With the recent attention given to foreclosure, there also has been corresponding interest in buying foreclosed properties. However, caveat emptor: buyer beware. Foreclosed properties are very likely to be burdened with overdue taxes, liens and clouded titles. A buyer should do his homework and ask a local title company for information concerning these outstanding liens and encumbrances. Title insurance may or may not be available following a foreclosure sale and various exceptions may be included in any title insurance policy issued to a buyer of a foreclosed property.

Your local title company will be happy to provide additional information.

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HI My name is Steve Woodhatch from Sydney Australia.I have bought and sold many properties right across Australia. I am writing of my experience with Dan Reedy from MORE Property. I bought 3 properties from Dan Reedy,and had never bought in USA or knew much about Kansas City Mo,till I heard Dan Reedys radio show. After listening and thought this guy knows what he is talking about I dropped him an email,and made the long trip From Australia to Kansas City mo. I also went to about 4 other states and spoke and looked at many properties,but I found Dan to be the most ethical and Knowledgable as regards the many different markets in Kansas city from Properties in the hood right up to the most expensive suburbs.I will be buying more from Dan. And his wife Nancy is very proficient in accounts and the rental side of the buisness which is one of the most important parts of owning Real estate. Kind Regards Steve Woodhatch Sydney,Australia Steve Woodhatch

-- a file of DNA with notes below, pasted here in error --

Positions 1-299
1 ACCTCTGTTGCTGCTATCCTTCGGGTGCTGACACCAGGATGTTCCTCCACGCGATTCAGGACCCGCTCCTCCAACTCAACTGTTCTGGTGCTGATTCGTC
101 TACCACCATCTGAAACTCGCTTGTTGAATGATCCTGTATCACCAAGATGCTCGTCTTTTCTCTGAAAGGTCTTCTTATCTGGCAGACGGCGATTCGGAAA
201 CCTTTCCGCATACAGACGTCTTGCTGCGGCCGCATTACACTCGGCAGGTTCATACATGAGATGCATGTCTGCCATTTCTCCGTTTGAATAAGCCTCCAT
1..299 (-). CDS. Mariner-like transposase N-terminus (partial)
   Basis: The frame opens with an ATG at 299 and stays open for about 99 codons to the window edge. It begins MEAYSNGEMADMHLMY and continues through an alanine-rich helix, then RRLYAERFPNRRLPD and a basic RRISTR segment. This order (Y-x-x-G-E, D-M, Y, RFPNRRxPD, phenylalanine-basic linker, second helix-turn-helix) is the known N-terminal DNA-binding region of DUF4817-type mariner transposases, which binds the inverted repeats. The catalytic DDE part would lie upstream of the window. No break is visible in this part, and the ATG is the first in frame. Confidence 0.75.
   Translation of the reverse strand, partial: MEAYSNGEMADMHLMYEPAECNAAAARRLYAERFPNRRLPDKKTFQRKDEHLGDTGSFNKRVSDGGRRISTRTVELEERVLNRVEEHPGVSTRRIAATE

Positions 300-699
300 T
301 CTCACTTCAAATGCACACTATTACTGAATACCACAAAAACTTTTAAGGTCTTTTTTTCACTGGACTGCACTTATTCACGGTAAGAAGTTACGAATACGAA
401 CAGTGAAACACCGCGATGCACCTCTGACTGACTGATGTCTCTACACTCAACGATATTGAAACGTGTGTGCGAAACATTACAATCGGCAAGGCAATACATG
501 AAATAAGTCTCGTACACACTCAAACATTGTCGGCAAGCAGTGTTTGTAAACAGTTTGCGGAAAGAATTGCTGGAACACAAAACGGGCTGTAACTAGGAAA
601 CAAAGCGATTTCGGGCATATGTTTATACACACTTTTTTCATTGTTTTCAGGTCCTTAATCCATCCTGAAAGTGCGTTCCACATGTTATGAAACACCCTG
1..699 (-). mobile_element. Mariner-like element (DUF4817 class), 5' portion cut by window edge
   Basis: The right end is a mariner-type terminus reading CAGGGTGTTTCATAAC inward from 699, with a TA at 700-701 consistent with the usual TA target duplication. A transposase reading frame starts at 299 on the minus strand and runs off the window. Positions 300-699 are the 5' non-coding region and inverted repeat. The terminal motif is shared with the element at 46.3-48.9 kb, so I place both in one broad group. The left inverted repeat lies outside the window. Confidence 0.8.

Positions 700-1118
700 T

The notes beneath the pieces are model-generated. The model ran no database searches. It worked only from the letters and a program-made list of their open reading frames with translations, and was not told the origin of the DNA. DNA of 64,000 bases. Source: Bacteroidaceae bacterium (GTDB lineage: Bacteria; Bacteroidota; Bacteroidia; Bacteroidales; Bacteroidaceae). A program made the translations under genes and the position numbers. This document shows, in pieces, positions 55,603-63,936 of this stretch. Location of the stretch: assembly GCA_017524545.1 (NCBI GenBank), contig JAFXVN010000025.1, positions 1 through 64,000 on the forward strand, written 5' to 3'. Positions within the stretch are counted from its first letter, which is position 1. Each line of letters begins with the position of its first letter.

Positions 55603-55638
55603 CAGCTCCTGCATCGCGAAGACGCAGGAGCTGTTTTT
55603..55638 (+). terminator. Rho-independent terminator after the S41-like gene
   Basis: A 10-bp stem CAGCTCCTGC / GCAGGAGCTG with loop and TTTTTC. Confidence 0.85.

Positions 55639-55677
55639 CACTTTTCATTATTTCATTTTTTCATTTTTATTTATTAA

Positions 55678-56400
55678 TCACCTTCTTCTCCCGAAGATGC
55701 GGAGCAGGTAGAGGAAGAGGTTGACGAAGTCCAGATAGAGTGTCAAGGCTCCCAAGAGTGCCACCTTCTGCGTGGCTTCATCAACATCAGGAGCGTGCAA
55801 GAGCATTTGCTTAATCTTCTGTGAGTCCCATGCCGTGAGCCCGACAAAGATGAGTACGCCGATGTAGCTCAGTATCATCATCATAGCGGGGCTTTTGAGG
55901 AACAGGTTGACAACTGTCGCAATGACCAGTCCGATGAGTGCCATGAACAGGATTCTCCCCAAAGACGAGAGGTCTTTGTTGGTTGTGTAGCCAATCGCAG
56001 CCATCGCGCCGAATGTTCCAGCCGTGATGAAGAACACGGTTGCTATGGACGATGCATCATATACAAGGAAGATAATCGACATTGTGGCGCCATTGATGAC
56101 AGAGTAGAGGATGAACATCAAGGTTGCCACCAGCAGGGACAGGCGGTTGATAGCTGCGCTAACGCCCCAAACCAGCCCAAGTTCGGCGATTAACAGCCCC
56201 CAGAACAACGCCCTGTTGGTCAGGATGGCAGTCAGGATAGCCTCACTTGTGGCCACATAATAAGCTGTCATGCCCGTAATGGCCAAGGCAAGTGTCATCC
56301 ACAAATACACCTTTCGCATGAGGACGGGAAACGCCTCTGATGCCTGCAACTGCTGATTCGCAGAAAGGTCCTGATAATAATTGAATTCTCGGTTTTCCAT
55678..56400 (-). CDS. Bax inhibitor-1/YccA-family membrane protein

It is with much pleasure that I write this letter of recommendation regarding Dan Reedy and his agency, MORE KC. As an overseas investor, finding excellent management was crucial for me, and I feel very fortunate to have Dan and his team looking after my properties. He and his wife Nancy offer a complete real estate service, ranging from rehabbing, to carrying our repairs, finding tenants, and managing the tenancies. Dan is an excellent communicator, which is of paramount importance to the overseas investor. Whenever I have cause to email him, he invariably replies on the same day, and more often within the hour. If urgent repairs need to be carried out, Dan always manages to sort things out immediately, and I always receive his friendly email saying ‘all done’ once things are back in order. Nancy runs the rental side of things like clockwork, with rental statements always delivered on time. The Property Ware software used by MORE KC is brilliant, and because Nancy and her team are vigilant about keeping it up-to-date, owners can log in at any time to check on the current state of bills, repairs, payments, leases etc. I have no hesitation in recommending MORE KC to any property investor, and particularly to out-of-state and overseas investors, who can feel confident that their properties are in good hands. Yours sincerely, Diana Masters Diane Masters